Can the GOP win in 2014?

gop_climateCan the Republicans take the Senate next year? Yes, it is certainly possible. But, then, it was possible in 2010 and 2012, but the party flubbed some winnable seats. Lazy journalists have already proclaimed the reason why. It is because the GOP chose candidates who were too conservative to win states like Nevada, Delaware and Colorado in 2010 and Missouri and Indiana in 2012. If Republicans had only had the sense to choose moderate, mainstream, establishment candidates, it would have won all those states, and maybe one or two others, and have a minimum of 50 senators right now instead of 45.

This is an analysis based on cherry picking cases that suit a particular thesis. I can do it too: just watch me. The problem is that the GOP did not pick conservative enough candidates. Just look at what happened in Florida and Kentucky where Marco Rubio and Rand Paul defeated establishment moderates and went on to triumph at the polls. Maybe Kentucky – a very conservative state – is a bad example, but Florida is a swing state. And look too at Pennsylvania and Wisconsin – both light blue in color, certainly bluer than Colorado or Nevada, let alone Indiana – which elected Tea Party Republicans. By contrast, when Wisconsin selected the most moderate, mainstream and establishment candidate it could find for the 2012 election, he lost. 

Perhaps what is at issue is the quality of the candidates. Pat Toomey in Pennsylvania was an experienced congressman running for Senate and Marco Rubio had been Speaker of the state assembly. On the other hand, Rand Paul in Kentucky and Ron Johnson in Wisconsin were political novices, and while Paul was elected in an open seat in a conservative state, Johnson defeated an 18 year Democratic veteran in a light blue state. Maybe it is about quality, but quality is not merely a function of experience.

Nevada and Delaware were two states which Republicans were favored to win, but ultimately lost under poor candidates, both associated with the Tea Party. But even here the parallels are not precise. Nevada was an election against Senate Leader Harry Reid in a swing state. Delaware was an open race in a very, very, blue state. Reid has never been popular, but has always managed to scrape to narrow victories. A good candidate, in the environment of 2010, could probably have won. The actual candidate was very weak. In Delaware the candidate was also weak, but a good candidate could not have won that state. An outstanding candidate was required. Republicans were favored to win because an outstanding candidate was available – former governor and at-large congressman, Mike Castle. Top Democrats, like Beau Biden, chickened out of running against Castle. Insanely, primary electors rejected Castle. In Nevada the choice proved poor in retrospect. In Delaware, the decision to choose anyone other than Castle was obviously crazy at the time.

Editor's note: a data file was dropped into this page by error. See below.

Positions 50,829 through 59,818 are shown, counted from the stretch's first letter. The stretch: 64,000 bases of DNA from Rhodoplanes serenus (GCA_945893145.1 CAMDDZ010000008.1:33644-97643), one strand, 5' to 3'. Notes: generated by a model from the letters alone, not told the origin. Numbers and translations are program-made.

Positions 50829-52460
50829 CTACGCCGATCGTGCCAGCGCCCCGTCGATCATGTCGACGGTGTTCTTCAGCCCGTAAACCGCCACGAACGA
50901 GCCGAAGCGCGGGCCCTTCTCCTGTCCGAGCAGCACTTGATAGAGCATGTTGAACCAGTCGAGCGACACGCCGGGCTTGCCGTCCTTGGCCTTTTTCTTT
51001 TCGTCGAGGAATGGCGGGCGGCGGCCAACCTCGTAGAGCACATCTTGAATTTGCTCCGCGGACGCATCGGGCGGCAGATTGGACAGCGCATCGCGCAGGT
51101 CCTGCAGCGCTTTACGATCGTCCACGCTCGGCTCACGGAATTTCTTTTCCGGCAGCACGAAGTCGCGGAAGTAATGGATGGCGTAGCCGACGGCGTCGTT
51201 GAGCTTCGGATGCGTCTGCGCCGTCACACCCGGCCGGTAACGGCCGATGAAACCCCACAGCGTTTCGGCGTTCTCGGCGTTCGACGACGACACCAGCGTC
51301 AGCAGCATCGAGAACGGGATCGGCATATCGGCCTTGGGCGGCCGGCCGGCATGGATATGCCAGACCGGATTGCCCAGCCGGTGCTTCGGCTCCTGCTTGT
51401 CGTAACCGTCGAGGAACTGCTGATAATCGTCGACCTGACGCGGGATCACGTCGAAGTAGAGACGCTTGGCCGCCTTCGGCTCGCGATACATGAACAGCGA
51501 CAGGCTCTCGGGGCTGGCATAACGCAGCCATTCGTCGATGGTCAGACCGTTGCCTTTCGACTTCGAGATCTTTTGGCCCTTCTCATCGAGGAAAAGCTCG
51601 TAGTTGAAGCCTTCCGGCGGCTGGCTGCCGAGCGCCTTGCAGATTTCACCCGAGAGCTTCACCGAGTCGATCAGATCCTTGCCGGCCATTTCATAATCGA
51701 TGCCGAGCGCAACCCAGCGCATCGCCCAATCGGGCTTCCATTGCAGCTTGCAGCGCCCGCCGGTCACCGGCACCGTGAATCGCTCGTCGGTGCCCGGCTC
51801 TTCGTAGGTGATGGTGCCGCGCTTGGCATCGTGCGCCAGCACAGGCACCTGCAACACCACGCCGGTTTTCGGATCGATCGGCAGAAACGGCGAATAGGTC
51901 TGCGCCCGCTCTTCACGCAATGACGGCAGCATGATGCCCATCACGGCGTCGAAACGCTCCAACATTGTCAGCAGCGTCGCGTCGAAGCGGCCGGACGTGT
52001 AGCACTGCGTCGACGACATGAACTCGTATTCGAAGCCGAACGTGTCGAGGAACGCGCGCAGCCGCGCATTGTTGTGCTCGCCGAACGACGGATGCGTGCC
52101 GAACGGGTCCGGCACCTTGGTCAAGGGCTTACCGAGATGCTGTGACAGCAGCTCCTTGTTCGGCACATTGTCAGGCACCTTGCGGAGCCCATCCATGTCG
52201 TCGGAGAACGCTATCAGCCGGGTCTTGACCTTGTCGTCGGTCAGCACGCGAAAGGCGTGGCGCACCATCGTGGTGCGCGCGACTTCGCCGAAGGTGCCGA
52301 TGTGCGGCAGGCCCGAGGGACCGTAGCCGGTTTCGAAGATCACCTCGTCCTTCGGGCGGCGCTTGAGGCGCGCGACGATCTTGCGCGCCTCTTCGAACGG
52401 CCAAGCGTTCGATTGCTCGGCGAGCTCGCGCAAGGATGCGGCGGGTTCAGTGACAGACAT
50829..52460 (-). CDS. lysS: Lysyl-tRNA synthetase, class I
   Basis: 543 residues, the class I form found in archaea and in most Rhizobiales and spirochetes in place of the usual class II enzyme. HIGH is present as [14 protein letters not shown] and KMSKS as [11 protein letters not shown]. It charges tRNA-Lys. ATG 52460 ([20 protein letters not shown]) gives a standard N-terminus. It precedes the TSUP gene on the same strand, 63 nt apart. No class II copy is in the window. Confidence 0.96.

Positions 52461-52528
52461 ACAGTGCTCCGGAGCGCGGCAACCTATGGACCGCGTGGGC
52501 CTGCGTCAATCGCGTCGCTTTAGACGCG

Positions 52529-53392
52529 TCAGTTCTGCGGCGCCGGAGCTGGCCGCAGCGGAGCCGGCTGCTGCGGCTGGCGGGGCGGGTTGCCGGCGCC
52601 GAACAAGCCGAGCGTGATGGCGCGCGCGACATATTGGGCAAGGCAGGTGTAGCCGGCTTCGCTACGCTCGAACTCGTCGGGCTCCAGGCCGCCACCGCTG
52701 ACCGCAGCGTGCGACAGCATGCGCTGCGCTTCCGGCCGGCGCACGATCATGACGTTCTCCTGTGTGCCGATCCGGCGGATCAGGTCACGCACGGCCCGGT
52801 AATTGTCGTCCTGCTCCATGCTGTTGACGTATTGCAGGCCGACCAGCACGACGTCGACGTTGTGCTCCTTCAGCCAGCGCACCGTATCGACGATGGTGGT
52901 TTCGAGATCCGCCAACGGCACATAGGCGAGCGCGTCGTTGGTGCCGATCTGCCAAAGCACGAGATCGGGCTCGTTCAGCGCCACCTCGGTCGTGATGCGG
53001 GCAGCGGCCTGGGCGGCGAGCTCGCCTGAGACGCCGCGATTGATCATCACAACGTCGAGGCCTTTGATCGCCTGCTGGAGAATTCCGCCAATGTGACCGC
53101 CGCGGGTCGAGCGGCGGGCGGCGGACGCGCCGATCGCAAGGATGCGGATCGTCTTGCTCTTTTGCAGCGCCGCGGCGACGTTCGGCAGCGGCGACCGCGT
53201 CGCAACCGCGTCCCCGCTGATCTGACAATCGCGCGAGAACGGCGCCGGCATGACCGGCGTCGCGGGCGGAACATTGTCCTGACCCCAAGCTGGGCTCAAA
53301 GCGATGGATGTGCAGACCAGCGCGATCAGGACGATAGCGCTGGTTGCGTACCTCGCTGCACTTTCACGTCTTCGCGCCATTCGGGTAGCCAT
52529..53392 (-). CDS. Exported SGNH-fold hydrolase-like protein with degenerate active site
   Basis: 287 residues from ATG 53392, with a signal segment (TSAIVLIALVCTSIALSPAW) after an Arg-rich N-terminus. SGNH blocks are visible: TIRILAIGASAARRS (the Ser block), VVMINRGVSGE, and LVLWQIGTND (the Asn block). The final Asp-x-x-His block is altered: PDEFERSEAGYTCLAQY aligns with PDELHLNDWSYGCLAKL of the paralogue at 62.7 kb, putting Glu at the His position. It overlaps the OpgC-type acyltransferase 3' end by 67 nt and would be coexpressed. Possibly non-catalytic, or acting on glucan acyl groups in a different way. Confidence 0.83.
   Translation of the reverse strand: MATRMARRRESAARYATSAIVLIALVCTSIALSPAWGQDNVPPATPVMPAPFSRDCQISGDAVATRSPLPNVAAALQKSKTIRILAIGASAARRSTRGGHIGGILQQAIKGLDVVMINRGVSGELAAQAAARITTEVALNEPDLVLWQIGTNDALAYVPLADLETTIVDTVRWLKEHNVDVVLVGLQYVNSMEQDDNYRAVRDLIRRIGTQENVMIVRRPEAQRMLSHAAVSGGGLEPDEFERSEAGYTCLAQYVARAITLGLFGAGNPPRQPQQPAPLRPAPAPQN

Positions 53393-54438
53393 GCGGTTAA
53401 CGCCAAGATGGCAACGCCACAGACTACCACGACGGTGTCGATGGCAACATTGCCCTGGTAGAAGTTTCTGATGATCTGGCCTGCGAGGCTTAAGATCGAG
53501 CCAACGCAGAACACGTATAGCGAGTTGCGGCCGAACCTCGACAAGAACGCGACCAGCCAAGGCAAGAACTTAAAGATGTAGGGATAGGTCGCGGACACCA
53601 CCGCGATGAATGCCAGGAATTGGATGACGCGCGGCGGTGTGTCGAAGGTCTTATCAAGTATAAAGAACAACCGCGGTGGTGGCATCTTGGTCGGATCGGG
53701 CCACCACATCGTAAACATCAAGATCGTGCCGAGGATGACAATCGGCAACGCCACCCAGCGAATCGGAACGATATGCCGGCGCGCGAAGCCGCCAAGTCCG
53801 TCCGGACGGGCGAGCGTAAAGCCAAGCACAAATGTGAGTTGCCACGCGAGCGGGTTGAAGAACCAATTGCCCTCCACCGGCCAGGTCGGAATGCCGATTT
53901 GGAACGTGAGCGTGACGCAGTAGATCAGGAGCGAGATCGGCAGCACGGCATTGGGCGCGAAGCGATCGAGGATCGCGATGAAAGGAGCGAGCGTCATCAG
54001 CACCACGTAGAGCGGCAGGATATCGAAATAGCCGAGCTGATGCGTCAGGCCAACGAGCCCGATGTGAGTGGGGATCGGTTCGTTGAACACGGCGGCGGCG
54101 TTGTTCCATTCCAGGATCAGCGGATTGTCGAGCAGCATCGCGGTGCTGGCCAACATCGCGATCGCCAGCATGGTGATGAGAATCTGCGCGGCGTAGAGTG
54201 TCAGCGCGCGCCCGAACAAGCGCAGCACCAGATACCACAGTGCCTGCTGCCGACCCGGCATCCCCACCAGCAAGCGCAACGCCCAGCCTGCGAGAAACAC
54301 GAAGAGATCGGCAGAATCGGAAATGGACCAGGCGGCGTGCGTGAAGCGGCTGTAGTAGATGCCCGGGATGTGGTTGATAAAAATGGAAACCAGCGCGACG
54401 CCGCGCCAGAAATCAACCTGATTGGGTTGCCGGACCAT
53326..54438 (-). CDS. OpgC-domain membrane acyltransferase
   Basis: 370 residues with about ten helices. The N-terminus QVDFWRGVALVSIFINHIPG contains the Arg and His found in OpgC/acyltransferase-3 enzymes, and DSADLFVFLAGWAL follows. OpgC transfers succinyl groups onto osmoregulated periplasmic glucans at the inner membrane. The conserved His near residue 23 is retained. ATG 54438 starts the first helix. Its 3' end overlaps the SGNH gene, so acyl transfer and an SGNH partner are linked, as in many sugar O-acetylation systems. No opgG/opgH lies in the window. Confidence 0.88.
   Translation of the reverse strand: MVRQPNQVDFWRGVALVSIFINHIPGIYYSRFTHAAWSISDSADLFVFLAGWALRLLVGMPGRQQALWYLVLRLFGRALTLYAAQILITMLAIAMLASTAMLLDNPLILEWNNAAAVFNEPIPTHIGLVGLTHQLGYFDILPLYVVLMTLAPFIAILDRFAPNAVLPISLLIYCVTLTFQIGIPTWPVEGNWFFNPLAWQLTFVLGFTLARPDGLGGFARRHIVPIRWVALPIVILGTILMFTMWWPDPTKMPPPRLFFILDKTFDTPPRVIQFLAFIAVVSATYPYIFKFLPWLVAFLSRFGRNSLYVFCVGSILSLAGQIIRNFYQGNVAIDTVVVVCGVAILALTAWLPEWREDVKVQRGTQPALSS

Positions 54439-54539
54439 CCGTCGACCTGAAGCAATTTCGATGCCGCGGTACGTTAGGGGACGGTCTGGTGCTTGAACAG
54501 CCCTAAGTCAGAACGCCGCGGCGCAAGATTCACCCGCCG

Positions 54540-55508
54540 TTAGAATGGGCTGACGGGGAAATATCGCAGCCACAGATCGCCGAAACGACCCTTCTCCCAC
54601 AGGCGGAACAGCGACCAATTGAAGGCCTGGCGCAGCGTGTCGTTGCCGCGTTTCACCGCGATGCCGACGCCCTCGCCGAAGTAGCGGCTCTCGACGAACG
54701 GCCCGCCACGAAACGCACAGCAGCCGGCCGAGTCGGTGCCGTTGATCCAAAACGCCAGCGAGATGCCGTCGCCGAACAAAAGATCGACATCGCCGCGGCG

Can the GOP do a better job next time? Who knows? The formula is not as simple as ideologically motivated journalists imply. Chanting “Moderates good, Tea Party bad” is a reflex, not a strategy. Weeding out poor quality candidates probably requires a more demanding selection procedure, but the procedure is already time consuming and expensive. Reform might put off good people too.

Quentin Langley is a Senior Lecturer in Marketing at the University of Bedfordshire Business School as well as a freelance columnist published in the UK and all parts of the US. He blogs on social media and crisis communications at



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